• 1


#752567 What Are Your Glutened Symptoms?

Posted by Celtic Queen on 01 December 2011 - 07:49 AM

I'd add depression, brain fog, fatigue, apathy and hair loss.
  • 2


#752232 Still Angry Sometimes After 2 Years

Posted by Celtic Queen on 30 November 2011 - 01:33 PM

There is no reason whatsoever that a GI specialist should not be able to perform an endoscopy correctly. This is 2011, and this is barbaric.


I totally agree. My GI was an arrogant idiot more interested in taking my money than helping me. I told him during our initial appointment that I hadn't been eating gluten for 4 weeks. He still ordered a colonoscopy, endoscopy, and biopsy. At that point I hadn't found all the intelligent people on this board who would tell me that it wouldn't do any good to have all those tests run since I'd been off the gluten. So when the tests were run, I'd been off of it for 6 weeks. And of course, everything came back fine. And I don't even know how many samples he took.

When the nurse called to tell me that the biopsies were fine, I asked about a follow up visit. She said, "But everything is fine." And I explained about not eating wheat before the test and that I still had a positive Celiac panel. She said she would check with him and would get back to me. She even metioned that the whole office had attended a presentation about gluten intolerance the day before and how she had learned so much.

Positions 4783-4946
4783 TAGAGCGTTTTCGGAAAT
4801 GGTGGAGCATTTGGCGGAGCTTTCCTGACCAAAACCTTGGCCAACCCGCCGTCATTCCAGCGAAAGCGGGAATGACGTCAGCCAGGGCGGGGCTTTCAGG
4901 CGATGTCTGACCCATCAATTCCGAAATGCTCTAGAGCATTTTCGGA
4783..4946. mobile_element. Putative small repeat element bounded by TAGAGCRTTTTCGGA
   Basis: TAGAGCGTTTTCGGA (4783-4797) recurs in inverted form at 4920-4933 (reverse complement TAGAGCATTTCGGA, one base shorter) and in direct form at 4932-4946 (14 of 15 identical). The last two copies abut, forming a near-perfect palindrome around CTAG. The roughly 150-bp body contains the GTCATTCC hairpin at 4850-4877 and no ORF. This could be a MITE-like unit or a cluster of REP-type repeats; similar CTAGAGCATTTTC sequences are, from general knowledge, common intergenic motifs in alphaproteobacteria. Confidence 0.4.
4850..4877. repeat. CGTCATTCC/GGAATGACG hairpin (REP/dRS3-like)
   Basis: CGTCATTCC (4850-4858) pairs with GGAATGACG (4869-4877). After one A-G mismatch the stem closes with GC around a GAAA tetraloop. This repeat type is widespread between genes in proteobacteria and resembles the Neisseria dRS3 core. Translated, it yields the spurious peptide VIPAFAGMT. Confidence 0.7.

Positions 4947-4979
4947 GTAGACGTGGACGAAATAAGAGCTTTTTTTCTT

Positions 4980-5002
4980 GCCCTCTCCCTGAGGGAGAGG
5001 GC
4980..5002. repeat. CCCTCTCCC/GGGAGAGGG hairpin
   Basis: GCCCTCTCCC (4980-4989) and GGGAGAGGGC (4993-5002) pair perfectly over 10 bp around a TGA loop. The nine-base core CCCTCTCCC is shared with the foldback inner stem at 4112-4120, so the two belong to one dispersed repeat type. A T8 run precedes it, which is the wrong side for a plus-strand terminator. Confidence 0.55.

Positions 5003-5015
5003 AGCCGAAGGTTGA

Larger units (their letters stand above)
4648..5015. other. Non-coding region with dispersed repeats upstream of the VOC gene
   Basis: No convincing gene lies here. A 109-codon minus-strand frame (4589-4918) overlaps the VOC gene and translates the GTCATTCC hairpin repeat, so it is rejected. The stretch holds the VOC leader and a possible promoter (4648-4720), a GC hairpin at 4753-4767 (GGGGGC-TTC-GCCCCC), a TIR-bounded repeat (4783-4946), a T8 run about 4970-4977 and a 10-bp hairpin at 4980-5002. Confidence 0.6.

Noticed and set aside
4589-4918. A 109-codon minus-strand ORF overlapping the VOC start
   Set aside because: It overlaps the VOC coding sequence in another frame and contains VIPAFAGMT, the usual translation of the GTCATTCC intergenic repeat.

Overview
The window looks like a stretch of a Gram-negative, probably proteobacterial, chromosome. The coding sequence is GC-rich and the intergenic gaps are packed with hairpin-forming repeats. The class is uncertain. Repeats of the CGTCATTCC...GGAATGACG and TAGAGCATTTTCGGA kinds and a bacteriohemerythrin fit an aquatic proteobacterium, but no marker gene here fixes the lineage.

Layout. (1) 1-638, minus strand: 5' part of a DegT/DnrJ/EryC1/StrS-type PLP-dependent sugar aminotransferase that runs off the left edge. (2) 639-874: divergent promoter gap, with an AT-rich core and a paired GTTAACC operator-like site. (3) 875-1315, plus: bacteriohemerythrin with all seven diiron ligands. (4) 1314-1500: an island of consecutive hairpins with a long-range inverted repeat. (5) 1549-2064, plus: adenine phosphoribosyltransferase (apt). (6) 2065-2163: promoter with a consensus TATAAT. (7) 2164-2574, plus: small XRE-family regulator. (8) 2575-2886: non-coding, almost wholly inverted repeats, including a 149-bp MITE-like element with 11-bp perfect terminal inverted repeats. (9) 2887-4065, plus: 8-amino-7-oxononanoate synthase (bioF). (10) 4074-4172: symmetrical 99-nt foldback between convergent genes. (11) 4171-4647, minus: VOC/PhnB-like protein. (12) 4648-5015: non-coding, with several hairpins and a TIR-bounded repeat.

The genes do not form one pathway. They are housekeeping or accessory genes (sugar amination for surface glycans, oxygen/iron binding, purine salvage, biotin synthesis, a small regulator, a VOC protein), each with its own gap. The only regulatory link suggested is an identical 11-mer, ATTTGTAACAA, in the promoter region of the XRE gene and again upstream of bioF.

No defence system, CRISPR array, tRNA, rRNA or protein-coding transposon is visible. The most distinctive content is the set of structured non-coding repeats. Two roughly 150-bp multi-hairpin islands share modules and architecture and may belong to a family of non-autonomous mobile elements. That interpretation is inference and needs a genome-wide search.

Another nurse called back and said the doctor didn't want to see me again. I explained to her, yet again, about the positive blood work and how the diet affected the test. I said that I would have gone back on gluten if I had known it was going to affect the test. She mentioned that they wouldn't have allowed that because that would be cruel. Okay, how else are you going to diagnose me again.

Twice I tried to get the doctor of follow up with me and twice he refused. Now I'm out $1,100 of my money for a test that is basically worthless. I can't even begin to tell you how mad that made me. I did make sure to tell my GP, the one who had referred me to this idiot. She was pretty upset. So maybe I helped someone from her practice getting stuck with this guy in the future.

I've learned so much more from everyone here on the board than I have from any of my doctors.
  • 1


#751759 Still Angry Sometimes After 2 Years

Posted by Celtic Queen on 29 November 2011 - 07:21 AM

And while your analogy is like comparing apple and oranges in many respects (and for the record, it is Asperger's Syndrome, not disease - and note the correct spelling - every effort at making it sound less like like a sandwich made of rear ends is a plus,) the Asperger's community is currently fighting against the inclusion of Asperger's Syndrome into the manual as simply "Autism."